Q. Can you talk more about how RFID is used in the pharmaceutical industry?
RFID is important from two perspectives. First, it is an efficient technology that can allow a large pallet of finished products to be "scanned" in a single pass without having to unpack boxes and scan bottles one by one. Secondly, RFID is accurate, and can enable supply-chain accuracy by automating supply-chain inventory information management. As the cost of RFID chips and scanners drop, we anticipate worldwide adoption of these technologies—not just across the supply chain, but also within manufacturing plants.
Q. How is software being used in clinical trials?
Companies are looking for a clinical platform that can manage all clinical operations in a consolidated and integrated technology base. This is becoming even more important as companies are buying pipeline from others (or are licensing them from biotechs), or are merging with and acquiring other companies. Because clinical operations are the vital bloodline of these companies, it is strategically important to support this area with a comprehensive solution footprint and an overarching business intelligence approach. Our customers are asking the software industry for a comprehensive solution footprint that includes clinical trial management, clinical supplies management, financial management, investigator relationship management, remote data capture and clinical data management, product safety management, and overall clinical intelligence.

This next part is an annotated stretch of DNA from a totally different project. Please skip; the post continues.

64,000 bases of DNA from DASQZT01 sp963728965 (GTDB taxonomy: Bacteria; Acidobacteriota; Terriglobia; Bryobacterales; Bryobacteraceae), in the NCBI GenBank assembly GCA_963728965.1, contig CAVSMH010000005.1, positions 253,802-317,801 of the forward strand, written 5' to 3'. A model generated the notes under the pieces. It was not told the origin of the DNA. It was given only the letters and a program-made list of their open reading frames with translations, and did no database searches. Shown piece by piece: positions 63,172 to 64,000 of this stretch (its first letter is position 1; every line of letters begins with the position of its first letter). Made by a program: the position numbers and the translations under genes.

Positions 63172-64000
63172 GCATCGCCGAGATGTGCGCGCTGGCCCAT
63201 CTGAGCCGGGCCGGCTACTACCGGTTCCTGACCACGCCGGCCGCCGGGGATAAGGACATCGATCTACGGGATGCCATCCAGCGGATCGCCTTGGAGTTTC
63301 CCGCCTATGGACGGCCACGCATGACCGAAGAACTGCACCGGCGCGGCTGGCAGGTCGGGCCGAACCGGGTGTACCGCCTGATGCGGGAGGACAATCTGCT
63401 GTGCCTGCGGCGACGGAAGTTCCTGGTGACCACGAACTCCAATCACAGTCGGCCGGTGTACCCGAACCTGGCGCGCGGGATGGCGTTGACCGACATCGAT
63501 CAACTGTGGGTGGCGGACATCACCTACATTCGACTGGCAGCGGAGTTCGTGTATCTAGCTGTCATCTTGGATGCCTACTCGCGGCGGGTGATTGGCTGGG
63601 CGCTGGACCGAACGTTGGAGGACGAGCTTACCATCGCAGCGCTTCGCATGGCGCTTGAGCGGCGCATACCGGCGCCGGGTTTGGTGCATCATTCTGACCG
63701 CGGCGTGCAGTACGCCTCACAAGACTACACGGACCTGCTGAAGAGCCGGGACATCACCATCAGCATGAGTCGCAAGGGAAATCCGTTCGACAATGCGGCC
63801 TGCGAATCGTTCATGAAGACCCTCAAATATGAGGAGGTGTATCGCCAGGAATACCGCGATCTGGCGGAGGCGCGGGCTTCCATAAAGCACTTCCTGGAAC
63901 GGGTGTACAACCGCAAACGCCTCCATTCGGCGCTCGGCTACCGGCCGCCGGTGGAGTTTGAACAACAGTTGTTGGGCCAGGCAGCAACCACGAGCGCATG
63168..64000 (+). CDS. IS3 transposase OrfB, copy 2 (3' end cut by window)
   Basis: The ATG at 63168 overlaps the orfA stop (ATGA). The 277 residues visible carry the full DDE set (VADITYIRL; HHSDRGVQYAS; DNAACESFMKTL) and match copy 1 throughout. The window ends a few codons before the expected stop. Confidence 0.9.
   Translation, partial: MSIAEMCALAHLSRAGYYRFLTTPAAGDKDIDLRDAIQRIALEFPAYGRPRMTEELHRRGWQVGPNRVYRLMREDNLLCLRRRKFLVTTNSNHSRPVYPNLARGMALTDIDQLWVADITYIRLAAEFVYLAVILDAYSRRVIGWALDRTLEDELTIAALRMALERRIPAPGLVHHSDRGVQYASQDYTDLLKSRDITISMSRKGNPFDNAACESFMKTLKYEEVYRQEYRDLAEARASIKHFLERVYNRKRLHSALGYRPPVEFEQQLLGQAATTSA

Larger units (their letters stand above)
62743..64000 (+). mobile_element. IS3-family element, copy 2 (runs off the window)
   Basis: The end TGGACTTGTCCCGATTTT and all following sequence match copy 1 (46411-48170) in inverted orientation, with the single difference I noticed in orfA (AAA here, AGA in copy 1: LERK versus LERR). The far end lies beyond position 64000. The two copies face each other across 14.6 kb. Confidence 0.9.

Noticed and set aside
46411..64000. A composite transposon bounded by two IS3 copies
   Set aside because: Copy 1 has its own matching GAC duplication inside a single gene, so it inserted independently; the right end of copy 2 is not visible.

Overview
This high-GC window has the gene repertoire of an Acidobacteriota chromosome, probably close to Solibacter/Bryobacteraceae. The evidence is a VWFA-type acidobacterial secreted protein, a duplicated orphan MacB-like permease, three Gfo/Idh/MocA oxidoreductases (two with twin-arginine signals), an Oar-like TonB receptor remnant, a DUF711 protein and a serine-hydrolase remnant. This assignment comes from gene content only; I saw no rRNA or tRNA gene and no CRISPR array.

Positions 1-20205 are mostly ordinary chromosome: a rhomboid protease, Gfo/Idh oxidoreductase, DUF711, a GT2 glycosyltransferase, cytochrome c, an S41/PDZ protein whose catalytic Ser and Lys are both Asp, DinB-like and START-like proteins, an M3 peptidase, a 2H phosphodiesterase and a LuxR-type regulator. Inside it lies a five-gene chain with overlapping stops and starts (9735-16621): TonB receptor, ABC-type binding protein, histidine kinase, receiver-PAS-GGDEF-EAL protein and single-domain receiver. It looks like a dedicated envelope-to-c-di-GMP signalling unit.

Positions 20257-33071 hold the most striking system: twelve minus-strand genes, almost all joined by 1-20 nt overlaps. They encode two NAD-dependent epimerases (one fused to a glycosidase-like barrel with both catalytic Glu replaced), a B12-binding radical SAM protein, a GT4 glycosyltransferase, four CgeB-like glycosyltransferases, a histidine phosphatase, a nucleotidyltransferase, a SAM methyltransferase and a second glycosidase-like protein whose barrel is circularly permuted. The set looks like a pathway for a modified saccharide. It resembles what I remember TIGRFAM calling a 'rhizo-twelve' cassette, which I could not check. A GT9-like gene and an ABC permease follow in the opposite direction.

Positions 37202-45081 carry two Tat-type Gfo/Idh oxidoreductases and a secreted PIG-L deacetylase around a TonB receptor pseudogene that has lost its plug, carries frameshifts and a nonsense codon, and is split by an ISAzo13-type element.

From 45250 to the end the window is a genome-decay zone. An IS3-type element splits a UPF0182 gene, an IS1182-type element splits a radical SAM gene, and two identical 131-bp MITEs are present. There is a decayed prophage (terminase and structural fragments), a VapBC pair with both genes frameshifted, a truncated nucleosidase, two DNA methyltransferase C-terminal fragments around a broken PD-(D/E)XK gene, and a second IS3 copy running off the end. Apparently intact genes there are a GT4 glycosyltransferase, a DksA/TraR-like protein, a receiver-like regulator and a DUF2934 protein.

Arvindh Balakrishnan is senior director of the Life Sciences Business Unit at Oracle, firstname.lastname@example.org